There are great lesson ideas that will not pass through all of these filters. They might make for terrific classroom activities, but they won't make terrific WebQuests. Your task now is to juggle possible ideas until they meet all three criteria.
Take a couple of minutes to brainstorm a list of possible topics for your WebQuest.
“ The task is the single most important part of a WebQuest. It provides a goal and focus for student energies and it makes concrete the curricular intentions of the designer. A well designed task is doable and engaging, and elicits thinking in learners that goes beyond rote comprehension.”
Students are asked to absorb some info and then demonstrate that they’ve understood.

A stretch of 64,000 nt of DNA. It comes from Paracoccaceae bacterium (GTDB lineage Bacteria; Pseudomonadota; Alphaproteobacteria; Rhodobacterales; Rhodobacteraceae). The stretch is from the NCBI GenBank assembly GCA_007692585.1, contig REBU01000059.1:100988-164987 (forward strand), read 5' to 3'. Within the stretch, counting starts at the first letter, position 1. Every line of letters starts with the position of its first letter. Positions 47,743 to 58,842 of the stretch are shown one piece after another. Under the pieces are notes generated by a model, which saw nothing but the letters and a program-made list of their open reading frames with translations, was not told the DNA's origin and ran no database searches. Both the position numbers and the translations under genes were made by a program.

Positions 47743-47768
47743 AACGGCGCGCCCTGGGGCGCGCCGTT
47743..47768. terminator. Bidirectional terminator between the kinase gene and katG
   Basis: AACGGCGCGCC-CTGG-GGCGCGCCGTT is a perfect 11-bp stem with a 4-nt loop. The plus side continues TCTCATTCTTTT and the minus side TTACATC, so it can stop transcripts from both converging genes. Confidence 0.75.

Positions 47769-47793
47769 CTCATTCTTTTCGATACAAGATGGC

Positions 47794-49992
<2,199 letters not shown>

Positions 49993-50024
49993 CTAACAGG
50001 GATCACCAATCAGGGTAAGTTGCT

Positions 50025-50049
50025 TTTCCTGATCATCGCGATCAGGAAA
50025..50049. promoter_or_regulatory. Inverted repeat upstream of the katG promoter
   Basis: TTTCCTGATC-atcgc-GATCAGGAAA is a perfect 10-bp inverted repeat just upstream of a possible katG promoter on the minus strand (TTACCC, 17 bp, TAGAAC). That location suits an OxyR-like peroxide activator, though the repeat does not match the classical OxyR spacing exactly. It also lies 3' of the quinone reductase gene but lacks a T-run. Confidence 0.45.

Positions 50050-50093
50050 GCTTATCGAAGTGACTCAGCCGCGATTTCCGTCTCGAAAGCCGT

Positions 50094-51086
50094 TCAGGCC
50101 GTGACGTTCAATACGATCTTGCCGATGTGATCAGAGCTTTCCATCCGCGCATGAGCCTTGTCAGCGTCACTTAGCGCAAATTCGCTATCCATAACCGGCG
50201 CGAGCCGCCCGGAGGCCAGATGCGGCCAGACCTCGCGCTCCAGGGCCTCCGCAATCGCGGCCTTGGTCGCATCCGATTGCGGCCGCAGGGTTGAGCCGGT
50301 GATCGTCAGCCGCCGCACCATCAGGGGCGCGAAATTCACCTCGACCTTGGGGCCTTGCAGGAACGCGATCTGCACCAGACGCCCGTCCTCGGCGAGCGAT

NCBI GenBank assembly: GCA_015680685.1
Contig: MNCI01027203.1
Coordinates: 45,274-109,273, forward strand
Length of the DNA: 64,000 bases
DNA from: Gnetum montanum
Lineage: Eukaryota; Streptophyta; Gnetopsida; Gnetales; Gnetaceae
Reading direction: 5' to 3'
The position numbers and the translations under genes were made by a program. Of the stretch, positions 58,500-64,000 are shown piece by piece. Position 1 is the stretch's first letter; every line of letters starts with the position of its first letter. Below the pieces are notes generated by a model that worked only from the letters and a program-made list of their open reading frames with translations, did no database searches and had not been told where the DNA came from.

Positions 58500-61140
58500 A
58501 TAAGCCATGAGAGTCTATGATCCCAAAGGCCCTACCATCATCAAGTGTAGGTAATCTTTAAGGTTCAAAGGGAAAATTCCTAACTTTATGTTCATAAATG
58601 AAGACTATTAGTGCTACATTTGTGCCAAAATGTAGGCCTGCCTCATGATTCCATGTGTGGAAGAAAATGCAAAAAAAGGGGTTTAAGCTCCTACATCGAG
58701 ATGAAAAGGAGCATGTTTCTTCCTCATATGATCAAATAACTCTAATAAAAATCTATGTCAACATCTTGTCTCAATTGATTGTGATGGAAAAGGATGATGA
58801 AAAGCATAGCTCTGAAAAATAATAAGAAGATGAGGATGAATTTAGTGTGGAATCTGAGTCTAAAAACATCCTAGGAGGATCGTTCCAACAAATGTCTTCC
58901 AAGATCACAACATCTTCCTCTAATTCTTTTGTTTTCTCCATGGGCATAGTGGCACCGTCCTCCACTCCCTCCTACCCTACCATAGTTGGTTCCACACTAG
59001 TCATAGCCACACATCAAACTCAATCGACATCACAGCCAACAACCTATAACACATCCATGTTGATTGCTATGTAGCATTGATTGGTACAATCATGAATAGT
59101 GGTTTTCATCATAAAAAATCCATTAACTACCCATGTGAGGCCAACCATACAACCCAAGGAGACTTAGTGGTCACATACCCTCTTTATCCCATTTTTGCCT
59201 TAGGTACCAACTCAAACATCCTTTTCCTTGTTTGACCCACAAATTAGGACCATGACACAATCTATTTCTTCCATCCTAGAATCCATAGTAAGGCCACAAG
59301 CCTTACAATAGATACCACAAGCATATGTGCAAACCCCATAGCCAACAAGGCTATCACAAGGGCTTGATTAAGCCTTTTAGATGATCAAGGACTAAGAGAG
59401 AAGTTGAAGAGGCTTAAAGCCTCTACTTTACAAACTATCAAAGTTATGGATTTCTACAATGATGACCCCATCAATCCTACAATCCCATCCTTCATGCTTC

If the task requires looking for simple, sure answers to pre-determined questions, then the activity is clearly not a WebQuest even if the answers are found on the Web. These are just worksheets with URLs.
Design a detective story or puzzle that needs to be solved.
Example: a mysterious package arrives on your doorstep. At the end of a sequence of information-seeking activities, your task is to explain the significance of the package and how it relates to division.
learners take on different perspectives by studying different sets of resources
authentic differences of opinion that are actually expressed by someone outside of classroom walls
result in the development of a common report that has a specific audience (real or simulated) and is created in a format analogous to one used in the world outside classroom walls (e.g., a policy white paper, a recommendation to some government body, a memorandum of understanding).
Example: should calculators be allowed in school?, evaluating math games